A Storm Surge Watch means there is a possibility of life-threatening
inundation, from rising water moving inland from the coastline, in
the indicated locations during the next 48 hours. For a depiction of
areas at risk, please see the National Weather Service Storm Surge
Watch/Warning Graphic, available at hurricanes.gov.
A Hurricane Watch means that hurricane conditions are possible
within the watch area.
Interests elsewhere in southwestern Louisiana should monitor the
progress of Nicholas.
For storm information specific to your area in the United
States, including possible inland watches and warnings, please
monitor products issued by your local National Weather Service
forecast office. For storm information specific to your area
outside of the United States, please monitor products issued by
your national meteorological service.
DISCUSSION AND OUTLOOK
At 1000 AM CDT (1500 UTC), the center of Tropical Storm Nicholas was
located by NOAA Doppler weather radars and an Air Force Reserve
reconnaissance aircraft near latitude 26.4 North, longitude 96.8
West. Nicholas is moving toward the north near 12 mph (19 km/h) and
this general motion is expected to continue today, followed by a
turn toward the north-northeast on Tuesday. On the forecast track,
the center of Nicholas will pass near or just offshore of the
coast of south Texas this morning and move onshore along the coast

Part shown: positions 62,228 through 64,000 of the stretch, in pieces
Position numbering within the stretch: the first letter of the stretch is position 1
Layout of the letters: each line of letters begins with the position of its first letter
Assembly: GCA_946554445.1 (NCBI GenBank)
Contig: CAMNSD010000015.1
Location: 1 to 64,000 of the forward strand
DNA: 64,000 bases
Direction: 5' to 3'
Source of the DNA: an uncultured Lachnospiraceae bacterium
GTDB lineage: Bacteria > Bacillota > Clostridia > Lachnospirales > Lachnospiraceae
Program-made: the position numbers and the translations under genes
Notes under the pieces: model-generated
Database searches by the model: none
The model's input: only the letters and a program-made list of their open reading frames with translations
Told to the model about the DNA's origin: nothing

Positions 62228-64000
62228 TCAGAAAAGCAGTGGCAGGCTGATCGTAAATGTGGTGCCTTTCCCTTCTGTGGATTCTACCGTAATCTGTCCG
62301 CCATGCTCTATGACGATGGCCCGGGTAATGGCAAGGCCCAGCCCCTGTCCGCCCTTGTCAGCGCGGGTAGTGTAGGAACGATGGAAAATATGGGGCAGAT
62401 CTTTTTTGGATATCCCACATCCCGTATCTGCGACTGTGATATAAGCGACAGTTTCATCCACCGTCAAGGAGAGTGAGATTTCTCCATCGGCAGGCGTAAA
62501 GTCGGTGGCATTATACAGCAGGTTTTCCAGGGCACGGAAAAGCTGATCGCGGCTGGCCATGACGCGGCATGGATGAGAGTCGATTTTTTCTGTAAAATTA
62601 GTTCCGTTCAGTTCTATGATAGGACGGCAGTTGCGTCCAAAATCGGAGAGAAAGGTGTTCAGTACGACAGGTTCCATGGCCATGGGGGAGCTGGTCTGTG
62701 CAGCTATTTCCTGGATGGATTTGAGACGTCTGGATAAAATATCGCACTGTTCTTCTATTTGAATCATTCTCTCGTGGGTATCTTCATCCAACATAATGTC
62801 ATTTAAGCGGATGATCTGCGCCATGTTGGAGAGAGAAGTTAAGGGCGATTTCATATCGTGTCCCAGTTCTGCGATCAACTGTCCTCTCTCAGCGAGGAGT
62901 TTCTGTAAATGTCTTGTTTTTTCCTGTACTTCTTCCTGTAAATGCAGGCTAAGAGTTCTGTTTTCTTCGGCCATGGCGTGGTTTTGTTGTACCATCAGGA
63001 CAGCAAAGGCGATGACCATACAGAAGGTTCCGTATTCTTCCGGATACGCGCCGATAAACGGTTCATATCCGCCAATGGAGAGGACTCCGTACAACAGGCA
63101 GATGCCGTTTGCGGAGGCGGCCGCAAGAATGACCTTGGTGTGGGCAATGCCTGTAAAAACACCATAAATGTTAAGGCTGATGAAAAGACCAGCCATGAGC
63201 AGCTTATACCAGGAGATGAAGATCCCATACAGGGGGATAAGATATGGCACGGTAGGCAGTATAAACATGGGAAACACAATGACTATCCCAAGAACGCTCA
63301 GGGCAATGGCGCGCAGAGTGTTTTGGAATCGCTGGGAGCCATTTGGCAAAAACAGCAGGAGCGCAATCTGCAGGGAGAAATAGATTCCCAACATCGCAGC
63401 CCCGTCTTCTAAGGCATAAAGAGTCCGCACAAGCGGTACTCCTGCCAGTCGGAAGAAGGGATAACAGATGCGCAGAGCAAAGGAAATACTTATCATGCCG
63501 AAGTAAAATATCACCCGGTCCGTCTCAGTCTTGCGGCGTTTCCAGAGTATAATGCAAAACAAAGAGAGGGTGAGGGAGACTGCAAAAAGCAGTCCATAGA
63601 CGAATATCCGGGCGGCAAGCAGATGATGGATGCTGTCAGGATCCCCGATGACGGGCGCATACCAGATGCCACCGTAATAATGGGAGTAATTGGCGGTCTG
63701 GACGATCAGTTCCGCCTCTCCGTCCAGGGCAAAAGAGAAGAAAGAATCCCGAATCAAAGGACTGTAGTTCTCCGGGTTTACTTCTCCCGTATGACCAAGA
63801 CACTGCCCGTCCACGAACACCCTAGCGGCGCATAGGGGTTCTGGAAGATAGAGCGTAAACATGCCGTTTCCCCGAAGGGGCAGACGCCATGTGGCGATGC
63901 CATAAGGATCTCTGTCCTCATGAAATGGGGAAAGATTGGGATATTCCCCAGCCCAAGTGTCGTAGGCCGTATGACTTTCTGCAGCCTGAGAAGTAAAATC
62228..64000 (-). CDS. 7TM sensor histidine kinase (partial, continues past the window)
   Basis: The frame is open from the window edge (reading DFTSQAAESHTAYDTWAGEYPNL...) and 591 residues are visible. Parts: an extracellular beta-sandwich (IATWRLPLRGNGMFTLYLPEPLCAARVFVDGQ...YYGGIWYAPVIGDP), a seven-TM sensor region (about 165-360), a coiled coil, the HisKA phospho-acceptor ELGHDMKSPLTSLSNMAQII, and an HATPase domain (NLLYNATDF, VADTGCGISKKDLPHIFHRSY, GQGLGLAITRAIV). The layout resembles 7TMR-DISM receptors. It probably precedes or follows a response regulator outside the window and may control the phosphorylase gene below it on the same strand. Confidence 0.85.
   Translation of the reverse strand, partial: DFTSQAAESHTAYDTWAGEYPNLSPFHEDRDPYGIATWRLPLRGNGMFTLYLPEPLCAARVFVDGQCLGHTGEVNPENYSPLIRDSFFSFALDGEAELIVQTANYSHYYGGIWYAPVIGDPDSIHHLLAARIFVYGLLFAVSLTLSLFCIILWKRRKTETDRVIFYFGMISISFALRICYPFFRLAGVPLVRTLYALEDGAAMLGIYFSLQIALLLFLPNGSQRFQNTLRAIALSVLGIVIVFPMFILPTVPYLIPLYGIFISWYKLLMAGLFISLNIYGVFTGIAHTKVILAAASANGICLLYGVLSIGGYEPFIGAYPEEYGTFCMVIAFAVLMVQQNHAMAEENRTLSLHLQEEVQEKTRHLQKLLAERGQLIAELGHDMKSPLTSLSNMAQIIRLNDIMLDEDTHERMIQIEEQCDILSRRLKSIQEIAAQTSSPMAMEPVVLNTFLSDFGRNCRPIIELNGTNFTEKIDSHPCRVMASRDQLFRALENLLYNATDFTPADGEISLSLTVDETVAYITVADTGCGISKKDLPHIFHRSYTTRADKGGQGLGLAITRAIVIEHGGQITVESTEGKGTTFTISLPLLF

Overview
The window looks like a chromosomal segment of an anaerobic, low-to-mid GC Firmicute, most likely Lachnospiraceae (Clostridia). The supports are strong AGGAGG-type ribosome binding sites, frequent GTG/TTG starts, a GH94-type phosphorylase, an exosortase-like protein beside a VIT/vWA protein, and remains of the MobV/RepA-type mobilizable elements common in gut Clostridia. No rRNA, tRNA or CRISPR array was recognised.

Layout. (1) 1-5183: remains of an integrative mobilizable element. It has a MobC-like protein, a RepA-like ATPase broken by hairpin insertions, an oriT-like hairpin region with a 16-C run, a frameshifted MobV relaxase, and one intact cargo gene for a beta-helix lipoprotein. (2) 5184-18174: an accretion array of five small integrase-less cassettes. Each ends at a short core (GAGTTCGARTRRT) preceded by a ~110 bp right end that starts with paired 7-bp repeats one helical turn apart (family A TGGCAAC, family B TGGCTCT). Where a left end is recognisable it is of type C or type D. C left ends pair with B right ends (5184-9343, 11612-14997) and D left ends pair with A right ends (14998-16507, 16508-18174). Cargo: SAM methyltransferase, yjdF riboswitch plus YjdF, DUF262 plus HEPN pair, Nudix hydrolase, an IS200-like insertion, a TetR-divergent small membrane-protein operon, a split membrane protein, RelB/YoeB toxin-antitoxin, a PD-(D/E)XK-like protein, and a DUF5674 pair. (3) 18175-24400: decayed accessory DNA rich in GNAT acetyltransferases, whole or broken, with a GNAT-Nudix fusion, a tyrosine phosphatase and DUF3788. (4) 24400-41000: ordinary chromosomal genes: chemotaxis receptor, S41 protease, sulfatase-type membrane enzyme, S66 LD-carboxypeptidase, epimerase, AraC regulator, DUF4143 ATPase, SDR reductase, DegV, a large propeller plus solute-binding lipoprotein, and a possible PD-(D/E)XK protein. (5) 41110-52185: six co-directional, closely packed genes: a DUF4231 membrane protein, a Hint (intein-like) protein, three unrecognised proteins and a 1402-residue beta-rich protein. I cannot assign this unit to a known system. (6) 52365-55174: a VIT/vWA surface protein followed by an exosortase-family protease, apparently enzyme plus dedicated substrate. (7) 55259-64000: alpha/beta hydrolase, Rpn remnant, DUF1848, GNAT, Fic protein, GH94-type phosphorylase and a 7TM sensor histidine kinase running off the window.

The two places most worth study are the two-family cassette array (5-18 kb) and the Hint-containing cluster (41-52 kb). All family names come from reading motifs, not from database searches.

of south or central Texas late this afternoon or this evening.
Data from the reconnaissance aircraft indicate that maximum
sustained winds remain near 60 mph (95 km/h) with higher gusts.
Strengthening is forecast today, and Nicholas could reach the
northwest Gulf coast as a hurricane. Weakening is anticipated on
Tuesday and Wednesday while Nicholas moves over land.
Tropical-storm-force winds extend outward up to 115 miles (185 km)
from the center. NOAA buoy 42020 located southeast of Corpus
Christi, Texas, recently reported a sustained wind of 40 mph
The minimum central pressure recently measured by the aircraft is
1002 mb (29.59 inches).
HAZARDS AFFECTING LAND
Key messages for Nicholas can be found in the Tropical Cyclone
Discussion under AWIPS header MIATCDAT4, WMO header WTNT44 KNHC
and on the web at hurricanes.gov/graphics_at4.shtml?key_messages
RAINFALL: Nicholas is expected to produce storm total rainfall of
8 to 16 inches, with isolated maximum amounts of 20 inches, across